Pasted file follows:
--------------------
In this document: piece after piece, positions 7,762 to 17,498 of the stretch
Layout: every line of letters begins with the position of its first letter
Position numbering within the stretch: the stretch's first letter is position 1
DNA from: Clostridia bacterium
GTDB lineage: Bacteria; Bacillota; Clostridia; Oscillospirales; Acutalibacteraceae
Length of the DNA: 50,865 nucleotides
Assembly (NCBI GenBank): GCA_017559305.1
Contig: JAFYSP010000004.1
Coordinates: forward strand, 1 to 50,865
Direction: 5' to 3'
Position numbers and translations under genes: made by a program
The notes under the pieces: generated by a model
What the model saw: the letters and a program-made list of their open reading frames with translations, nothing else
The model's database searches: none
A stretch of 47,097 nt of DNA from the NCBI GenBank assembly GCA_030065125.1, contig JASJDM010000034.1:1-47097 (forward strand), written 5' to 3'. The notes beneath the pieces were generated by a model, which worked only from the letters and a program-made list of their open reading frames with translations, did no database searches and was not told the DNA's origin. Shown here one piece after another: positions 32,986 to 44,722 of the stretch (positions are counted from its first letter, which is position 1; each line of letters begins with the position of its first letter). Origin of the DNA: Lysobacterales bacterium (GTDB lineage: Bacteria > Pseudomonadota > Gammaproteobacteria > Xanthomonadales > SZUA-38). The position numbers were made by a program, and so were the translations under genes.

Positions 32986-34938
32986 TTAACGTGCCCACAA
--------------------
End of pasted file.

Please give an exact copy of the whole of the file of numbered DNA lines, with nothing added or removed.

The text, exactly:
In this document: piece after piece, positions 7,762 to 17,498 of the stretch
Layout: every line of letters begins with the position of its first letter
Position numbering within the stretch: the stretch's first letter is position 1
DNA from: Clostridia bacterium
GTDB lineage: Bacteria; Bacillota; Clostridia; Oscillospirales; Acutalibacteraceae
Length of the DNA: 50,865 nucleotides
Assembly (NCBI GenBank): GCA_017559305.1
Contig: JAFYSP010000004.1
Coordinates: forward strand, 1 to 50,865
Direction: 5' to 3'
Position numbers and translations under genes: made by a program
The notes under the pieces: generated by a model
What the model saw: the letters and a program-made list of their open reading frames with translations, nothing else
The model's database searches: none
A stretch of 47,097 nt of DNA from the NCBI GenBank assembly GCA_030065125.1, contig JASJDM010000034.1:1-47097 (forward strand), written 5' to 3'. The notes beneath the pieces were generated by a model, which worked only from the letters and a program-made list of their open reading frames with translations, did no database searches and was not told the DNA's origin. Shown here one piece after another: positions 32,986 to 44,722 of the stretch (positions are counted from its first letter, which is position 1; each line of letters begins with the position of its first letter). Origin of the DNA: Lysobacterales bacterium (GTDB lineage: Bacteria > Pseudomonadota > Gammaproteobacteria > Xanthomonadales > SZUA-38). The position numbers were made by a program, and so were the translations under genes.

Positions 32986-34938
32986 TTAACGTGCCCACAA